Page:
For some reason, I still wonder what it tastes like.
Even though it’s not really a fruit,
just Yew,
trying to present as something you’re not—
a gymnosperm, luring lost hikers and small animals to your needles,
looking like fruit, tasting like fate.
Yew and I could both ask ourselves; was it worth it?
Me, curious enough to know a Yew could kill me, but even more curious about how Yew fake it so well, and why,
and Yew, channeling all of yourself into creating fruit you weren’t meant to grow,
so much so, it makes your entire being

But Yew didn’t choose to be a conifer—if Yew could pick, you’d be a peach tree,
with a real pit and a real seed.
So I lay in the shade of your needles,
love them like they’re leaves,
acknowledge how hard you are trying and
taste what you made for me. So if I die here,
it’s not as if I didn’t know. In fact, knowing was just that worthwhile.

Chima Ikoro is the community organizing editor for the Weekly. She last wrote about Juneteenth becoming a recognized federal holiday.

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Describe something or somewhere you find beauty despite adversity.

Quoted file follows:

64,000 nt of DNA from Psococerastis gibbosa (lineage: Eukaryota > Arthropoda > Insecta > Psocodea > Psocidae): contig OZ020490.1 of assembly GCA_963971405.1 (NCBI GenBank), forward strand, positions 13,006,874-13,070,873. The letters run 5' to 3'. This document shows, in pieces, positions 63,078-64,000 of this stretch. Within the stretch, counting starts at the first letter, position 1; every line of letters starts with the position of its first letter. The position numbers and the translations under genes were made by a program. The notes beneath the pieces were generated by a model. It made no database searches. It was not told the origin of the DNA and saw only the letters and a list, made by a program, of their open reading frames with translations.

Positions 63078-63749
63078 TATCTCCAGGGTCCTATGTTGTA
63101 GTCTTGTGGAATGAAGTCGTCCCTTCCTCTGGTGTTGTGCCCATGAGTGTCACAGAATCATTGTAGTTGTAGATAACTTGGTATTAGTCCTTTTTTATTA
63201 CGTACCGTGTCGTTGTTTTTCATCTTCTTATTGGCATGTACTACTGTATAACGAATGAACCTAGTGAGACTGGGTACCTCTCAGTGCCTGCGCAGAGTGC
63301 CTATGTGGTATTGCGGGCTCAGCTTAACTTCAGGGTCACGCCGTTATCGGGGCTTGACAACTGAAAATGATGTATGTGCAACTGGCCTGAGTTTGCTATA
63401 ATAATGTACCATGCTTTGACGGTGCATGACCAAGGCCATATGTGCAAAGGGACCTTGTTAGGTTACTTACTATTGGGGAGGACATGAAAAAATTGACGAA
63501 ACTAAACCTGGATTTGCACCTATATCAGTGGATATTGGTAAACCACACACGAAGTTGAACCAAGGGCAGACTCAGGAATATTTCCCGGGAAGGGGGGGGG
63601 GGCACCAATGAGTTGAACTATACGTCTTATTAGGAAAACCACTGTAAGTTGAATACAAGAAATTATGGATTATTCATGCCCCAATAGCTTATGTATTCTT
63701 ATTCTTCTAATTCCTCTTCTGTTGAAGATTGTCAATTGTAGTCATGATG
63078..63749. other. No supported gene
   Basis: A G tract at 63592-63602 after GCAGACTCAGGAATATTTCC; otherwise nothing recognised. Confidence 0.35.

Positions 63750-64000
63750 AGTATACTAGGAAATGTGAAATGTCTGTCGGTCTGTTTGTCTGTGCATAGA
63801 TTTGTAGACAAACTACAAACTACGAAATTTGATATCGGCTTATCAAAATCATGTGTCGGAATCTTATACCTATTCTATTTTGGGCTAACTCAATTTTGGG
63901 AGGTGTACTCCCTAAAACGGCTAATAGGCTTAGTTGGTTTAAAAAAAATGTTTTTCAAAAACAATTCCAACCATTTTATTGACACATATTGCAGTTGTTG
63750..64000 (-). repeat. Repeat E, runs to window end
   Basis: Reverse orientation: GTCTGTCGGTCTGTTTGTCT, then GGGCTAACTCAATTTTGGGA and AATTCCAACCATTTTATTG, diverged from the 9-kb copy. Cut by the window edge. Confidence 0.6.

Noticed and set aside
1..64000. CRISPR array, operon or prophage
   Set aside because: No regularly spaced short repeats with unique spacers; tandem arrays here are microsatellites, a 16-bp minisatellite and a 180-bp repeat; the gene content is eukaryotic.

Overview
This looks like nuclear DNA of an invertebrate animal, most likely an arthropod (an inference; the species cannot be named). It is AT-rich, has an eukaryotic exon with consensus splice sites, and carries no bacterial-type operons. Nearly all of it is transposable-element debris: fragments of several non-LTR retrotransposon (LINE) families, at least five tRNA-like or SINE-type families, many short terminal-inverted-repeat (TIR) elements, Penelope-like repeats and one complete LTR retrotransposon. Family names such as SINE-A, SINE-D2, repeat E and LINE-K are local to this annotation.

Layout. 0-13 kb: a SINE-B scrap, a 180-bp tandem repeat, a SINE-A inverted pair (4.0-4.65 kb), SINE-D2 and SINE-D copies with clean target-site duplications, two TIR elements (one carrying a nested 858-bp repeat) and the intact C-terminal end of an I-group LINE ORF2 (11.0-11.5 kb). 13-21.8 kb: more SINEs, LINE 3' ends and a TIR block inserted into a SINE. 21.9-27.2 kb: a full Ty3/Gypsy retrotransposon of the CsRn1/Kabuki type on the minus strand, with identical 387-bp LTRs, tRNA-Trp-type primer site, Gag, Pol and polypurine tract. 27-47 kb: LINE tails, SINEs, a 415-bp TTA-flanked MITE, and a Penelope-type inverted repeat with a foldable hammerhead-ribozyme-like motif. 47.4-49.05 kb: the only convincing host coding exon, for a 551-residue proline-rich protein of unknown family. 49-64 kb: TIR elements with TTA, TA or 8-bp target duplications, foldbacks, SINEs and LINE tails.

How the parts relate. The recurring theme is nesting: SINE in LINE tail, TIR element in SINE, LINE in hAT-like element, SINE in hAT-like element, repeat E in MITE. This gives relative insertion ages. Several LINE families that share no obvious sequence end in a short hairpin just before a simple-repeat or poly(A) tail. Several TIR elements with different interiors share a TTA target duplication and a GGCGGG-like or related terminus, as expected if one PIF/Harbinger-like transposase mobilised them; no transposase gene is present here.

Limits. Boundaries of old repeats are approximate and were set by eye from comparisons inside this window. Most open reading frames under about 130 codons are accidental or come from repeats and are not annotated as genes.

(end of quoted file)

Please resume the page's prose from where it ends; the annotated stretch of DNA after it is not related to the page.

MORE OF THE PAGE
This could be a poem or a stream-of-consciousness piece. Submissions could be new or formerly written pieces.

Submissions can be sent to bit.ly/ssw-exchange or via email to chima.ikoro@southsideweekly.com.

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Featured below is a reader response to a previous prompt. The last poem and prompt can be found here.

Unprecedented Times
by Imani Joseph

A phrase used by white capitalist corporations to describe the Black liberation struggle rising up and the ongoing global pandemic. It means profit has been lost. Revolution trapped in a blink. It is a phrase used by white institutions to pacify a lynching. Small talk a genocide. This phrase is the second sentence of a company’s diversity and inclusion statement. The white capitalist repeats “unprecedented times” to preface their exploitative business plans. Multinational shoe companies, sports teams, and private prisons use it in press releases. Private, predominantly white colleges and universities use this phrase as they send tuition bills.

Unprecedented is niggas smashing in grocery store windows. Stealing carts of toilet tissue and soap. Mothers stealing milk and diapers. Pigs chasing young men with mattresses strapped to their cars.
Unprecedented times is niggas tearing down Christopher Columbus statues.

They wonder if the consumer will bite the hand that starves them.
What profit is there in revolution?
The white capitalist thinks
I know your suffering and will distract you. I know your suffering, and I want to profit off it. People are dead in the streets, and we want you to go to work/school, and act like nothing has happened. We will never talk about it. We must never talk about it. You must continue to die, and grieve, and work. That is normal. Nothing will change.